How generous of Kellyanne Conway to take a momentary break from serving the president to caution Democrats on the folly of putting up their most seasoned, professional and popular candidate while forgoing the opportunity to choose from among others who, regardless of the limited appeal of their policies and life stories, might possess more “electricity” [“Electability is no match for electricity,” op-ed, Jan. 24]. Perhaps her fascination with electricity comes from ministering to a president who, in his policies and personal conduct, never lacks the ability to shock.

Alan Rems, Centreville

Kellyanne Conway’s op-ed regarding electricity vs. electability made some interesting points but omitted many aspects of President Trump’s electrical functioning that deserve mention. One of the characteristics of electricity is that many ways exist to alter its parameters. It can be stored in devices called capacitors and then discharged in an even more powerful state of charge when needed — for example, the number and intensity of tweets and alternative facts can be vastly increased when the danger of truth emerges. Speaking of truth, a different electrical device called a resistor can be deployed to ensure that reduced or no voltage flows from its source — a useful tactic when resisting or ignoring subpoenas and providing heavily redacted materials.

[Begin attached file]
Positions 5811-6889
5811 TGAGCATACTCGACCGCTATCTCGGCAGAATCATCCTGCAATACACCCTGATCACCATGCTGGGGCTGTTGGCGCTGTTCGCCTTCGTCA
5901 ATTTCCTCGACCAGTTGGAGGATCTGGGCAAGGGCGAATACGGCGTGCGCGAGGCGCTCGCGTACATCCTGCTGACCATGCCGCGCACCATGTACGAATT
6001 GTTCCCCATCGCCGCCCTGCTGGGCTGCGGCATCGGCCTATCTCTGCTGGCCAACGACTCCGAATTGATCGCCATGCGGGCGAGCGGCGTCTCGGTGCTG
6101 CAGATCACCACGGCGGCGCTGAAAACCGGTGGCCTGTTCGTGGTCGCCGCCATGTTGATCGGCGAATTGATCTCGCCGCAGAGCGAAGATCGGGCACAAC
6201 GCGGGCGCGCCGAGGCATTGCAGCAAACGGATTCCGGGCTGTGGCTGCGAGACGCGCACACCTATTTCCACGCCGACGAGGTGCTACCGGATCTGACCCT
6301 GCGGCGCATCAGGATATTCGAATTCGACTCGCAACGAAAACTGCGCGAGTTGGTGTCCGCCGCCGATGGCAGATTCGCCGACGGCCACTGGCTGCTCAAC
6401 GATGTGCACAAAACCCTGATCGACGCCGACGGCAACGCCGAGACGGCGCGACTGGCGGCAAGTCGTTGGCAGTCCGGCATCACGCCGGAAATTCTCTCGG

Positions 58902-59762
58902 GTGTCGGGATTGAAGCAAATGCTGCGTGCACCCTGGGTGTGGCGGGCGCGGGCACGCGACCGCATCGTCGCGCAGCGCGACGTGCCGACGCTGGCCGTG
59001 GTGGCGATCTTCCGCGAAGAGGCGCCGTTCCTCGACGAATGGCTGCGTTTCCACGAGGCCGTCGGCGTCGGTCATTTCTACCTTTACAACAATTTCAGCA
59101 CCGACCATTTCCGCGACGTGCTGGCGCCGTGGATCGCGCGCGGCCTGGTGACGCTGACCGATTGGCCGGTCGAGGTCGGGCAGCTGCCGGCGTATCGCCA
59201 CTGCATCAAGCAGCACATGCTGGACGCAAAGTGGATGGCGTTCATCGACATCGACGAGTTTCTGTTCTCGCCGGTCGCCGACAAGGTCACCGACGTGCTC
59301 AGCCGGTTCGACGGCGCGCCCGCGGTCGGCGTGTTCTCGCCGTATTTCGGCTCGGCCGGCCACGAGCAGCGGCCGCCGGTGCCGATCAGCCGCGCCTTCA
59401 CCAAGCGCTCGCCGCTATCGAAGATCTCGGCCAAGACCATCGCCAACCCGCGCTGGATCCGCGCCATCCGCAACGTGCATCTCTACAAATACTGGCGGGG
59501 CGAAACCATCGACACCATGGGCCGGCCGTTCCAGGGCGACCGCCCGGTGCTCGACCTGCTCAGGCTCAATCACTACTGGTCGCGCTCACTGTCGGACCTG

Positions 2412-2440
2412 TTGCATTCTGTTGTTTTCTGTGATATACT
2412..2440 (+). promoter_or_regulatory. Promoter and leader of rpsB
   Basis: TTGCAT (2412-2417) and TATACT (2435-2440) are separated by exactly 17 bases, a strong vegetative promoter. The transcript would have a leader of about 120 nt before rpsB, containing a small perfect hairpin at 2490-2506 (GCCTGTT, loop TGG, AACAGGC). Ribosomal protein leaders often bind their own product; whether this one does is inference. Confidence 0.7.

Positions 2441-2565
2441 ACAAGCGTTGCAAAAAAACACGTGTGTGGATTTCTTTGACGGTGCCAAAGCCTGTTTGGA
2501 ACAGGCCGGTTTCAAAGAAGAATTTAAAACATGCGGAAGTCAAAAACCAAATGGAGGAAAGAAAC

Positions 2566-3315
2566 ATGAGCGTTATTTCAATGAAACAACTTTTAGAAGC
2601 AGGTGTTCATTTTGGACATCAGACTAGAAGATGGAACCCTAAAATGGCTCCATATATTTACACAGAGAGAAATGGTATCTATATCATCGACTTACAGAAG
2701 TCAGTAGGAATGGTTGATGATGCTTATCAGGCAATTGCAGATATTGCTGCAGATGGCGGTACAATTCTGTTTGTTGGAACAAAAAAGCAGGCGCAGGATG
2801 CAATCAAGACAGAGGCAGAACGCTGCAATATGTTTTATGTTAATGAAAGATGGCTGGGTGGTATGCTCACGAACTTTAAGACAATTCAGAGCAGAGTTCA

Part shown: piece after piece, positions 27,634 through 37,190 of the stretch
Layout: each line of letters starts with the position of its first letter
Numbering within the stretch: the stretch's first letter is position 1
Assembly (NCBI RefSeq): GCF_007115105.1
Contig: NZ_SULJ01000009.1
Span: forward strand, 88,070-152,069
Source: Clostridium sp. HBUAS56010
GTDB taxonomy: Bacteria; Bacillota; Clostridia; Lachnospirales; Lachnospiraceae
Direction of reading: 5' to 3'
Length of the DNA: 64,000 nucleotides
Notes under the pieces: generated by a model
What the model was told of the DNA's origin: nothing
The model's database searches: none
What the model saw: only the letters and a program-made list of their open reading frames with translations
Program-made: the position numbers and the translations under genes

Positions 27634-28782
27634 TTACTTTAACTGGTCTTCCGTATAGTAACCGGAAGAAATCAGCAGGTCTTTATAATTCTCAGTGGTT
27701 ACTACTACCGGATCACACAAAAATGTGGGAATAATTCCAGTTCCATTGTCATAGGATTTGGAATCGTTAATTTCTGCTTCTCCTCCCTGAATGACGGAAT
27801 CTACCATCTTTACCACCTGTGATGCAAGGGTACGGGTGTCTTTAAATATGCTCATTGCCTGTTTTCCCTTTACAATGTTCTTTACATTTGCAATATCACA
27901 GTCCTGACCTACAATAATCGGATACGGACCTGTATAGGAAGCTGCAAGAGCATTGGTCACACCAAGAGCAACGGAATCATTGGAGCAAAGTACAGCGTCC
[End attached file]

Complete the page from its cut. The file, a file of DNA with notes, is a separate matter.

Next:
The power of electricity can also be ramped up through devices called transformers, as in taking the fears that many people might have about society and culture changing too fast and exploiting them by amplifying those fears through lies and exaggerations as in invasions, caravans, CrowdStrike and windmills causing cancer. Lastly, diodes are useful devices for allowing electricity to flow only in one direction as in exerting force over others through unilateral threats and bullying.

Ms. Conway made an interesting metaphorical case regarding Mr. Trump’s reelection, but the polls suggest a major blackout or brownout not only for him but also for many of his followers.

David I. Sommers, Kensington